OPEC na­tions de­lay oil out­put de­ci­sion

The Mercury (Pottstown, PA) - - BUSINESS - By Kiyoko Met­zler and Carlo Pio­vano

VI­ENNA >> OPEC coun­tries hop­ing to sup­port the price of oil put off their de­ci­sion Thurs­day on how much to re­duce oil pro­duc­tion un­til they ne­go­ti­ate with ally Rus­sia on Fri­day on how much it will con­trib­ute to the cut.

Some saw it as a sign that the group of oil-pro­duc­ing na­tions may not have the po­lit­i­cal unity to rein in sup­ply and is suf­fer­ing un­der po­lit­i­cal pres­sure from U.S. Pres­i­dent Don­ald Trump to not push prices up again. Oth­ers in­ter­preted it as a tac­tic to get Rus­sia to agree to big cuts as well.

The price of oil has fallen about 25 per­cent be­cause ma­jor pro­duc­ers — in­clud­ing the U.S. — are pump­ing oil at high rates. It fell fur­ther on Thurs­day after OPEC’s lack of ac­tion and amid broader con­cerns about global eco­nomic growth.

Saudi Ara­bia, the heavy­weight within OPEC, said Thurs­day it was in fa­vor of a cut of about a mil­lion bar­rels a day.

But upon leav­ing the meet­ing, Saudi oil min­is­ter Khalid Al-Falih said “we’re still de­lib­er­at­ing.” He said the OPEC coun­tries were still dis­cussing the distri­bu­tion of the cuts be­tween them.

Iran, Saudi’s re­gional ri­val and fel­low OPEC mem­ber, has re­sisted any no­tion of cut­ting its out­put as its crude ex­ports are be­ing pinched al­ready by U.S. sanc­tions. It has wanted an ex­emp­tion.

The OPEC coun­tries will now dis­cuss the meet­ing with Rus­sia, which is not part of OPEC but has been co­or­di­nat­ing its out­put lev­els to sup­port the mar­ket.

Al-Falih said a de­ci­sion would take all day Fri­day. “I’m not con­fi­dent,” he added. Some ex­perts saw that as a tac­ti­cal move by OPEC coun­tries to not an­nounce a pro­duc­tion level as they pre­pare to ask Rus­sia and sev­eral other smaller non-OPEC coun­tries to also cut their out­put.

“If they would, then (Rus­sia and oth­ers) could ad­just their ne­go­ti­a­tion strat­egy,” said Jan Edel­mann, an­a­lyst at HSH Nord­bank.

What­ever the logic, the lack of clar­ity put an­other dent in the price of oil. The in­ter­na­tional bench­mark, Brent, was down

$2.20 at $59.36 a bar­rel on a day when stock mar­kets also fell sharply around the world.

The fall in the price of oil will be a help to many con­sumers as well as en­ergy-hun­gry busi­nesses, par­tic­u­larly at a time when global growth is slow­ing. And Trump has been putting pres­sure pub­licly on OPEC to not cut pro­duc­tion.

He tweeted Wed­nes­day that “Hope­fully OPEC will be keep­ing oil flows as is, not re­stricted. The World does not want to see, or need, higher oil prices!”

While Saudi Ara­bia has in­di­cated it is will­ing to cut pro­duc­tion, its de­ci­sion may be com­pli­cated by Trump’s de­ci­sion to not sanc­tion the coun­try over the killing of dis­si­dent jour­nal­ist Ja­mal Khashoggi. U.S. Sen­a­tors say, after a brief­ing with in­tel­li­gence ser­vices, that they are con­vinced that Saudi’s de-facto ruler,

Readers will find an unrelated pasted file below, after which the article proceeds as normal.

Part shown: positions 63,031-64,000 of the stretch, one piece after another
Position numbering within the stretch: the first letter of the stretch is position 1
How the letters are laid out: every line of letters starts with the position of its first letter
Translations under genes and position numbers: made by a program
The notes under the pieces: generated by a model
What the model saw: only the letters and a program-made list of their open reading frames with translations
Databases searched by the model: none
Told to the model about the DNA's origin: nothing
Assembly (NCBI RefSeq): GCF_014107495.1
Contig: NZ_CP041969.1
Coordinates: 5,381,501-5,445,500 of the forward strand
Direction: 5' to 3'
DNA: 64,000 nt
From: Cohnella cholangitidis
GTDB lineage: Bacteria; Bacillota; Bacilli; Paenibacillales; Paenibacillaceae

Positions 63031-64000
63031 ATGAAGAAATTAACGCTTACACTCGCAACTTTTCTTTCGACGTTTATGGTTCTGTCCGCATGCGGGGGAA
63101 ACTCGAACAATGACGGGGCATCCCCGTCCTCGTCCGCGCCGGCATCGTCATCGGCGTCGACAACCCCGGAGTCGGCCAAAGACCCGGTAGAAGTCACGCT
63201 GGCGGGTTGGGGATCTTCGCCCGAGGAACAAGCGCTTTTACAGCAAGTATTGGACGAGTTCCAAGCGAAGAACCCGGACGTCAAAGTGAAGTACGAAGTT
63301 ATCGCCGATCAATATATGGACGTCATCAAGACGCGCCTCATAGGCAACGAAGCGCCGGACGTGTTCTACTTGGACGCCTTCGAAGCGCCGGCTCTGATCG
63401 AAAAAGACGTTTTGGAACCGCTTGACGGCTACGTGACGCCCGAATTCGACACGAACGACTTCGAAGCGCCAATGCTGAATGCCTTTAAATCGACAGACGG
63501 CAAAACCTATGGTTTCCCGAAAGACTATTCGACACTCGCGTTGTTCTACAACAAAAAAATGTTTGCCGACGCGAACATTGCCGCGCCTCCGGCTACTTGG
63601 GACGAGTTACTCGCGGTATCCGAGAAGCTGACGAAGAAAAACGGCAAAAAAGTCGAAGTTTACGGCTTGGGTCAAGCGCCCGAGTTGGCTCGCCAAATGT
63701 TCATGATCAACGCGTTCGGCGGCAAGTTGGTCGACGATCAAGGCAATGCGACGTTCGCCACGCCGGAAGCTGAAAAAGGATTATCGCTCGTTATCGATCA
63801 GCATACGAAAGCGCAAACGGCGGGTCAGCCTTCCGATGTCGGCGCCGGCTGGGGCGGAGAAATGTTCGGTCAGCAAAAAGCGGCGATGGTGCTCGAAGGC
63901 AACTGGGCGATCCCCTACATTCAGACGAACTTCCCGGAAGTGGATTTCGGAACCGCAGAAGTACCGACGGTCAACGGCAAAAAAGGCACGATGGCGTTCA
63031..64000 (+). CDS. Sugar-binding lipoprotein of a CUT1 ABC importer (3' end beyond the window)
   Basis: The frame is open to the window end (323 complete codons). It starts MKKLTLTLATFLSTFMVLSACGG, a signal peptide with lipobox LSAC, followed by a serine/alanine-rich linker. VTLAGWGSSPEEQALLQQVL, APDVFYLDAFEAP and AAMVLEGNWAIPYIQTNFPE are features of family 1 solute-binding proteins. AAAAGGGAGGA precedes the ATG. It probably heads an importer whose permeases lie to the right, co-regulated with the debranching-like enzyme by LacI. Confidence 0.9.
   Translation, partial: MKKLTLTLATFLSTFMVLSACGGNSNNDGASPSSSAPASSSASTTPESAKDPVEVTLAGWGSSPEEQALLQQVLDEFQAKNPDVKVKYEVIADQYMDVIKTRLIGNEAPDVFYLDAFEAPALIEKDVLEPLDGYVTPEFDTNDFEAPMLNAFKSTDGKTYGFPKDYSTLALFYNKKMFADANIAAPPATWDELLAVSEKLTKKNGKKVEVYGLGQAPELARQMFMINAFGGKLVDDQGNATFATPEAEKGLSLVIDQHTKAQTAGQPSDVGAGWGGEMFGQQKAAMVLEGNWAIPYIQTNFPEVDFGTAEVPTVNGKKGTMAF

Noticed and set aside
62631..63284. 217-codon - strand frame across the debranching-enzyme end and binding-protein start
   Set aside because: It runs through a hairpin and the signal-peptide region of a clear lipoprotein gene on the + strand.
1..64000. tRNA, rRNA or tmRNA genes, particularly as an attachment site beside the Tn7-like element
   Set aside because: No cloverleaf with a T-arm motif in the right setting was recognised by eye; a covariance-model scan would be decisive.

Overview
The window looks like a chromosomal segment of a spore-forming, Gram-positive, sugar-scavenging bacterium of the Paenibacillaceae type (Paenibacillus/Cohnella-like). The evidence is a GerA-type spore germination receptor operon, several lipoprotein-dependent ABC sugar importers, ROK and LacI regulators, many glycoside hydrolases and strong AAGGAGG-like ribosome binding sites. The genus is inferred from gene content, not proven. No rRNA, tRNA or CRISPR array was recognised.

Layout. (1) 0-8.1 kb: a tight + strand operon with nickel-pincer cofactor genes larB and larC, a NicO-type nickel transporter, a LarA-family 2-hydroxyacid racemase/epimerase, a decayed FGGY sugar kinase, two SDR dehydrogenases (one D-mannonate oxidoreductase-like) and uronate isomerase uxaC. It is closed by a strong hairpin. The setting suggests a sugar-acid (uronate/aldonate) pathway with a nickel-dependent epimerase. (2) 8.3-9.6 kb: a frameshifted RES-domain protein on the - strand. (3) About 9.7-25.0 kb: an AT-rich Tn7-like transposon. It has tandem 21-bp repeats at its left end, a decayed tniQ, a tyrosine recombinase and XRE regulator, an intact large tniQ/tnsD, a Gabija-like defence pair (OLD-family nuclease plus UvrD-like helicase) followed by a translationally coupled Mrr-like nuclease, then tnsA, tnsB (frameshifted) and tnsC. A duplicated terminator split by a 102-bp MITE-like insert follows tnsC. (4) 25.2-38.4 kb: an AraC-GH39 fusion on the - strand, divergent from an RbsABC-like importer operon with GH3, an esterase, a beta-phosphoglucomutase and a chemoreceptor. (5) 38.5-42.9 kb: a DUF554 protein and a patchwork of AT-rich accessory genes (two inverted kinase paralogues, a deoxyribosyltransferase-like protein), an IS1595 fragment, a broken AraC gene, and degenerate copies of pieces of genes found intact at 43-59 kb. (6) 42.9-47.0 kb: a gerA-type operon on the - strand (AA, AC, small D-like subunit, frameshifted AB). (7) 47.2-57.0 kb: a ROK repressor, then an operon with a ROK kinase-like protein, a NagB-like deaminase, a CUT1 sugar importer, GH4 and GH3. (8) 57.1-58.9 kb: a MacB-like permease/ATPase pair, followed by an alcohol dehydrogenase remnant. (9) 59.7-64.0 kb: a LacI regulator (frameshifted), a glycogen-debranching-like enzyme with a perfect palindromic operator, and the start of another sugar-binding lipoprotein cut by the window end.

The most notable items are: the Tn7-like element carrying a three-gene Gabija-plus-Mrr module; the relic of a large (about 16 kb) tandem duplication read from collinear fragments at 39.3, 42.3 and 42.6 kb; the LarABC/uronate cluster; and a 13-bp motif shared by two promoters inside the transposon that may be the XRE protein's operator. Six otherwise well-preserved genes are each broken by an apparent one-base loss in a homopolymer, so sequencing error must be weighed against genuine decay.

Crown Prince Mo­hammed bin Sal­man, was in­volved in Khashoggi’s death. Some ex­perts say that gives the U.S. some lever­age over the Saudis, though Al-Falih de­nied that on Thurs­day.

When asked if the Saudis had per­mis­sion from Trump to cut pro­duc­tion, Al-Falih replied: “I don’t need per­mis­sion from any for­eign gov­ern­ments.”

Ex­perts say this week’s meet­ings of the Or­ga­ni­za­tion of the Pe­tro­leum Ex­port­ing Coun­tries will in­flu­ence the price of oil over

the com­ing months. How strongly it does so could de­pend on Rus­sia’s con­tri­bu­tion.

An­a­lysts es­ti­mate that if Rus­sia is will­ing to step up its pro­duc­tion cuts, OPEC and non-OPEC coun­tries could trim pro­duc­tion by a com­bined 1.3-1.4 mil­lion bar­rels a day. A cut of 1 mil­lion bar­rels would be the min­i­mum to sup­port the mar­ket, and any­thing less could see the price of oil fall an­other $10 a bar­rel, ac­cord­ing to Neil Wil­son, chief mar­ket an­a­lyst at


“The car­tel has to go above and be­yond the 1 mil­lion bar­rels cut, to at least 1.4 mil­lion to re­ally steady the ship,” said Wil­son. “The stakes are high now for OPEC.”

OPEC’s re­liance on non­mem­bers like Rus­sia high­lights the car­tel’s wan­ing in­flu­ence in oil mar­kets, which it had dom­i­nated for decades. The OPEC-Rus­sia al­liance was made nec­es­sary in 2016 to com­pete with the United States’ vastly in­creased pro­duc­tion

of oil in re­cent years. By some es­ti­mates, the U.S. this year be­came the world’s top crude pro­ducer.

OPEC is also riven by in­ter­nal con­flict, par­tic­u­larly the ri­valry be­tween Saudi Ara­bia and Iran. Mean­while, Qatar, a Saudi ri­val and Ira­nian ally, said this week it would leave OPEC in Jan­uary. While it said it was purely a prac­ti­cal de­ci­sion be­cause it mainly pro­duces nat­u­ral gas and lit­tle oil, the move was viewed as a sym­bolic snub to the Saudi-dom­i­nated or­ga­ni­za­tion.

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